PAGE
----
Verdi’s ‘Don Carlos’ arrives at the Met Opera in original French


David Rosen entered the Library-Museum of the Opéra National de France in the summer of 1968 and requested the original materials for the premiere of Giuseppe Verdi’s “Don Carlos” at the Paris Opera in 1867.

When delivering the handwritten copy of the score to the Opera, the musicologist found several cuts, including an unknown passage in a key duet between King Philip II and Rodrigue, the Marquis of Posa, which was missing from the handwritten score. by Verdi. The passage was hugged, removed by Verdi before opening night to allow the public to catch the last train of the night, a 12:35 a.m. to the suburbs.

“He was hiding in plain sight,” the 83-year-old retired Cornell professor recalled to The Associated Press.

The Metropolitan Opera presents the original French version for the first time from Monday evening after 217 performances of the extensively revised and translated Italian version better known as “Don Carlo”. The eighth and final performance on March 26 will be shown in theaters around the world.

“The color of language is more embedded in what we do in French,” said Yannick Nézet-Séguin, French-Canadian music director at the Met. “The consonants are very expressive in French. You can lengthen them further. You can also shorten them. You can detonate them more or less. And I have the impression that it subtly but constantly changes the impression that the listener will have when listening to a great Verdi melody. In Italian, of course, the consonants are important, but it’s much more rooted in the vowel.

“Don Carlos”, Verdi’s second Parisian commission after “Les vêpres siciliennes” in 1855, respects the great form of opera demanded by the Parisians: five acts, including a ballet. The Met adaptation uses the original libretto by Joseph Méry and Camille du Locle which includes elements of Friedrich Schiller’s “Don Carlos” plus a first act in the forest of Fontainebleau and a searing third act of Heretics based on the play Eugène Cormon ‘Philip II, King of ‘Spain’.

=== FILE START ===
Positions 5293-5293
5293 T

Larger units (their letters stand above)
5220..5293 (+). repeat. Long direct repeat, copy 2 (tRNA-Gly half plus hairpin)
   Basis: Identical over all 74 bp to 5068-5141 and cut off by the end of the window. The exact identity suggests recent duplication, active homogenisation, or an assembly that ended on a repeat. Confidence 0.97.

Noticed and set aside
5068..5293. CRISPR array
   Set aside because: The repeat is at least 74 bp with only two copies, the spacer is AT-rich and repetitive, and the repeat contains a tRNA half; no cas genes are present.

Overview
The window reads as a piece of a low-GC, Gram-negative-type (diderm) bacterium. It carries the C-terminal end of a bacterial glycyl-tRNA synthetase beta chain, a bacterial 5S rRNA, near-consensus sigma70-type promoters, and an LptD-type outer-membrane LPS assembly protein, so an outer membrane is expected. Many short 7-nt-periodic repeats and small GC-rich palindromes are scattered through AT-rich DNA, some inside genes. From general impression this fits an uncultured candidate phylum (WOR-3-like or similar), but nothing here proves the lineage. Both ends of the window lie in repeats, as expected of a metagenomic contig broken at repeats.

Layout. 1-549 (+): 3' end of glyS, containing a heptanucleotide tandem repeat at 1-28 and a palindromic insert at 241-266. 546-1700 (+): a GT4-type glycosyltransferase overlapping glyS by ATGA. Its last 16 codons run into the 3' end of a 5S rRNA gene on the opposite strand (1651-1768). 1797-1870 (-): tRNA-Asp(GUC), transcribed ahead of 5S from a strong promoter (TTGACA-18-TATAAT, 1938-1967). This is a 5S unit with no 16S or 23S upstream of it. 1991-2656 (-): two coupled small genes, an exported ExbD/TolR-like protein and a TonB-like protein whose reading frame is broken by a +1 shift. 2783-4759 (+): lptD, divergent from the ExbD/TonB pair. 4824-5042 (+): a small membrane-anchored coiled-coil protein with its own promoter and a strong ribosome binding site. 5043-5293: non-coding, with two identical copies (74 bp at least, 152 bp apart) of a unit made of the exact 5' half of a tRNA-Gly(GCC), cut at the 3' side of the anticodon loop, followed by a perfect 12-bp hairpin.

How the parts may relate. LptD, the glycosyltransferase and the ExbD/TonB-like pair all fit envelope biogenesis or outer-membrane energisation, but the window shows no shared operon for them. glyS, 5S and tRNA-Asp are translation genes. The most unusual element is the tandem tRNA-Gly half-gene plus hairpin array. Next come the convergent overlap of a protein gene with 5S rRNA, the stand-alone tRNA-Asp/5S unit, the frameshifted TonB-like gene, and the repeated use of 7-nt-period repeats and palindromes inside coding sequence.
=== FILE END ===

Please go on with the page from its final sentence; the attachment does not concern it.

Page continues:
The Met has also restored many elements of the original.

Six superior singers are indispensable: a soprano (Sonya Yoncheva), a mezzo-soprano (Jamie Barton), a tenor (Matthew Polenzani), a baritone (Etienne Dupuis) ​​and two basses (Eric Owens and John Relyea).

A family drama worthy of a Netflix series is stuck. Carlos, the Prince of Asturias, is betrothed to the Frenchwoman Élisabeth de Valois, but the Peace of Cateau-Cambrésis called for Elisabeth to marry Carlos’ father, Philip of Spain. Princess Eboli, a member of the court, has an affair with Philippe; Carlos confronts his father with a sword when defending the Flemings, and Rodrigue sides with the king and forces his friend to give up the weapon. The king is caught between his own power and that of the Catholic Church, exercised by a 90-year-old blind grand inquisitor.

“Don Carlos” is Verdi’s longest opera at over five uncut hours, with intermissions. The February 24, 1867 rehearsal included 3 hours and 47 minutes of music until 12:23 a.m., and on March 9 the music was cut back by 19 minutes, according to research by Andrew Porter, citing La Gazzetta Musicale. di Milano and L’Art Musical.